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SAN RAFAEL, CA - FEBRUARY 26: SolarCraft workers install solar panels on the roof of a home on February 26, 2015 in San Rafael, California. According to a survey report by the Solar Foundation, the solar industry employs more workers than coal mining with nearly 174,000 people working in solar compared to close to 80,000 mining coal. (Photo by Justin Sullivan/Getty Images)

Community Solar and Tomorrow's Utility

Two years ago, most of the utilities were not aware of what community shared solar was. Today, most utilities are starting to understand.

EDITOR’S NOTE: Community solar is one of the many new utility business options to be fully explored at the Empowering Customers and Cities event in Chicago November 4-6.

Many utilities today are heading this advice, making practical, proactive adjustments to their business strategy to ensure long-term relevance and strength. Innovative solar solutions are providing utilities with more options and more flexibility in integrating renewables to meet consumer demand and regulatory requirements. One of those solutions is community shared solar.

Paul Spencer


Two years ago, most of the utilities were not aware of what community shared solar was. Today, most utilities are starting to understand how the solution can help them deploy solar in their territory in way that makes it a benefit instead of a threat to their businesses. As shared solar begins to scale more rapidly, the model is demonstrating consistency and value, and generating substantial demand on both sides of the meter.

Despite its relative young age, about six years old, the marketplace is maturing and the future is quite bright.

In its most recent report,  the National Renewable Energy Laboratory reaffirmed the potential for community shared solar to serve as the dominant solar energy model throughout the country. The number of shared solar programs has grown from two in 2010 to more than 60 today, spanning more than 20 states and dozens of cooperative, municipal, and investor-owned utilities, with a collective capacity exceeding 170 megawatts.

According to GTM Research, 21 megawatts of community solar came on-line in the U.S. in 2014, and it is forecasting that number to be 115 megawatts in 2015 and 534 megawatts in 2020. By 2020 shared solar will account for up to 50 percent of the U.S. distributed solar market, representing $8.2–$16.3 billion of cumulative investment.

Several factors are escalating the appeal for utilities and electricity ratepayers. Unlike most rooftop models, the foundation of a program like Clean Energy Collective’s is a mutually beneficial relationship with utilities and customers, where energy credit rates are negotiated directly with the utility so there are no issues with net metering or lost profits, and the utility maintains a direct, grid-tied relationship with its customers.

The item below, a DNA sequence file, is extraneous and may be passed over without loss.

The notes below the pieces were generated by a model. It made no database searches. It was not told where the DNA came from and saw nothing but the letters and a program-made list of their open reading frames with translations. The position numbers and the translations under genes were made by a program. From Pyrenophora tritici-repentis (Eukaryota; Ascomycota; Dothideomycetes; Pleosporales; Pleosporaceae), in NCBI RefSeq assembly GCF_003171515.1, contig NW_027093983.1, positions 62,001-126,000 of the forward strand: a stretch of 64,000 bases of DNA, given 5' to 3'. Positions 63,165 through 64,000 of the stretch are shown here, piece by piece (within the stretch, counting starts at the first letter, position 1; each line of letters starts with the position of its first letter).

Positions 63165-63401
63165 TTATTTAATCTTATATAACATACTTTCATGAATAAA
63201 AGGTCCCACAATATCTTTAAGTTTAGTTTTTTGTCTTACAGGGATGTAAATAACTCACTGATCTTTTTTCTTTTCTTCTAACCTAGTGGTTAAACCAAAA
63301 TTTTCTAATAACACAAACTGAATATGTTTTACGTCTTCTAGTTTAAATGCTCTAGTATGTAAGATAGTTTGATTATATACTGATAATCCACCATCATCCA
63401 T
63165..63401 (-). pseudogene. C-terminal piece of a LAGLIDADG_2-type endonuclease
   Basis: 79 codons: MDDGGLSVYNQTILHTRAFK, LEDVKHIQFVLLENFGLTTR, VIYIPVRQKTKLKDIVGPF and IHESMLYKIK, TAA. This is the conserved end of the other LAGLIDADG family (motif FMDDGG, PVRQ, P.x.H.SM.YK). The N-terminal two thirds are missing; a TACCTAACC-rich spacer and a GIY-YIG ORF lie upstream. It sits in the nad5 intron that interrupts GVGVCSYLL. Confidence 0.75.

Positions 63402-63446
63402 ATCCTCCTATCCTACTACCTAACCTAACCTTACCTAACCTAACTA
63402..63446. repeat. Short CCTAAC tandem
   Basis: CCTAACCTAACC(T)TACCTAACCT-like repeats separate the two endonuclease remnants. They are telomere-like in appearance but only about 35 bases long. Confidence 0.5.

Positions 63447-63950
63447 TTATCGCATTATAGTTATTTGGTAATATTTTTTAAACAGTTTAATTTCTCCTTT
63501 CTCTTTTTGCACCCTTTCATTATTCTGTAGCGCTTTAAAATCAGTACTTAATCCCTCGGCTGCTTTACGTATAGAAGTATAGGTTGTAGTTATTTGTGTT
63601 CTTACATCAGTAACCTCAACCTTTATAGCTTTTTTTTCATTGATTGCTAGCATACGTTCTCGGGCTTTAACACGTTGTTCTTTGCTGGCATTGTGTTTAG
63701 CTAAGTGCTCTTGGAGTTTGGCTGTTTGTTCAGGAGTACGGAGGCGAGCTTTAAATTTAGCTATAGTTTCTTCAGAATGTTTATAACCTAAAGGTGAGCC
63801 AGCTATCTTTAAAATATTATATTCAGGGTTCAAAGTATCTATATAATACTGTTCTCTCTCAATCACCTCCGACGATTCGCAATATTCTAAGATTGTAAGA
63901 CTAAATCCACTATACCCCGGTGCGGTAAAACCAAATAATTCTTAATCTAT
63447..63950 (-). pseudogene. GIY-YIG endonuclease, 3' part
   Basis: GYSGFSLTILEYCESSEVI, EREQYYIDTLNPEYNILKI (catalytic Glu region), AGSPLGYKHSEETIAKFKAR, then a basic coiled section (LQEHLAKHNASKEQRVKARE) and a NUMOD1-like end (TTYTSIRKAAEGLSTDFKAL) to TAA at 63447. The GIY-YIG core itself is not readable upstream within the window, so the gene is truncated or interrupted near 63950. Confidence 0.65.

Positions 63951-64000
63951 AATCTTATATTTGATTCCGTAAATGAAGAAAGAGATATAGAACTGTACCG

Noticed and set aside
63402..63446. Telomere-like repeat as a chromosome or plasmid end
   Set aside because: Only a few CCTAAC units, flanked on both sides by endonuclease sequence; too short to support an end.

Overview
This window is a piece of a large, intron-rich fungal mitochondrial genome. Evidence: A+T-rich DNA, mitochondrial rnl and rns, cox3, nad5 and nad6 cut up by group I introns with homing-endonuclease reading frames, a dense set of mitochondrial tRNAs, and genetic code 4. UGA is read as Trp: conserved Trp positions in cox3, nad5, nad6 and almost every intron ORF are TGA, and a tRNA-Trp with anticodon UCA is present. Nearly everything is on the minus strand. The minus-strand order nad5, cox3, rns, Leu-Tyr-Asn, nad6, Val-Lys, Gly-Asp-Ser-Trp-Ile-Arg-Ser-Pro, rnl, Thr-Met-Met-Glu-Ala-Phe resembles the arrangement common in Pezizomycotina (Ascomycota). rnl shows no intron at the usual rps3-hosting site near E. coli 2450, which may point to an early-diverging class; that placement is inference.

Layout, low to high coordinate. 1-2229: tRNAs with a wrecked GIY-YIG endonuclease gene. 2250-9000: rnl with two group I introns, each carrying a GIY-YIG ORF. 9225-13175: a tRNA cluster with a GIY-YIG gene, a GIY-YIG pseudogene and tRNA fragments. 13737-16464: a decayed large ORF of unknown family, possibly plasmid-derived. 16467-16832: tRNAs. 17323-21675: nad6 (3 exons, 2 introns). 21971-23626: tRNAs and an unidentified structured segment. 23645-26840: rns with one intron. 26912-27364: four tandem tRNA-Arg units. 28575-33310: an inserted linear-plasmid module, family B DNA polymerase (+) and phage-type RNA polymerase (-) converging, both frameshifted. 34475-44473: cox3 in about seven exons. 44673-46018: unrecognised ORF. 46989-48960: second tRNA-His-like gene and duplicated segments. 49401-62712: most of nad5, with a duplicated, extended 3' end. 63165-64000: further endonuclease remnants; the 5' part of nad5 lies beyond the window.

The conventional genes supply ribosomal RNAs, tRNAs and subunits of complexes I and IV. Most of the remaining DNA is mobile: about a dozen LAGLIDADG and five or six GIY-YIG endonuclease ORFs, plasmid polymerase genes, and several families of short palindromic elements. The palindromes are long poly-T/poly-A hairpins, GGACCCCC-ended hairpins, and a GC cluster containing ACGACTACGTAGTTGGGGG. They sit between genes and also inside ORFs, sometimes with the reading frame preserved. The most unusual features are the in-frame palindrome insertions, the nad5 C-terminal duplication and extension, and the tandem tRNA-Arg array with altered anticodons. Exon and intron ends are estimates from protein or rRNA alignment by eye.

The simplicity of shared solar, from a participant perspective, is a significant advantage over other renewable energy options, particularly rooftop solar. Customers can purchase panels or subscribe to energy production in a community shared array in a few minutes and begin receiving power production credits on their next utility bill.

By definition community shared solar should deliver a consumer benefit, over and above the environmental advantages of increased clean power production, in the form of a good financial payback, which is driving demand even in markets with relatively low power rates.

Initiating these projects, however, can be a very complicated and capital-intensive process. It requires expertise in navigating the complexities of on-bill crediting, securities and tax laws, tax credits and incentives, consumer protections, operations and maintenance, and customer acquisition and management. Without the proper resources to guide project development, efforts to deploy shared solar programs are inefficient, prone to errors, and inhibiting success.

Few third-party developers and utilities can manage the process from start to finish. For this reason, Clean Energy Collective offers a comprehensive suite of software tools—called the Community Solar Platform—for utilities and other enterprises to successfully deploy and manage all aspects of community solar programs. We believe this will help position community solar for exponential growth.

Community shared solar is delivering a lower risk proposition for integrating solar into today’s utility model. Having the utility more directly engaged in owning renewables assets is creating value for customers, but in a way that plays to the strengths of utilities as a grid owner and operator, allows for cost recovery, and makes financial sense for all stakeholders.

Paul Spencer is founder and CEO of the Clean Energy Collective.



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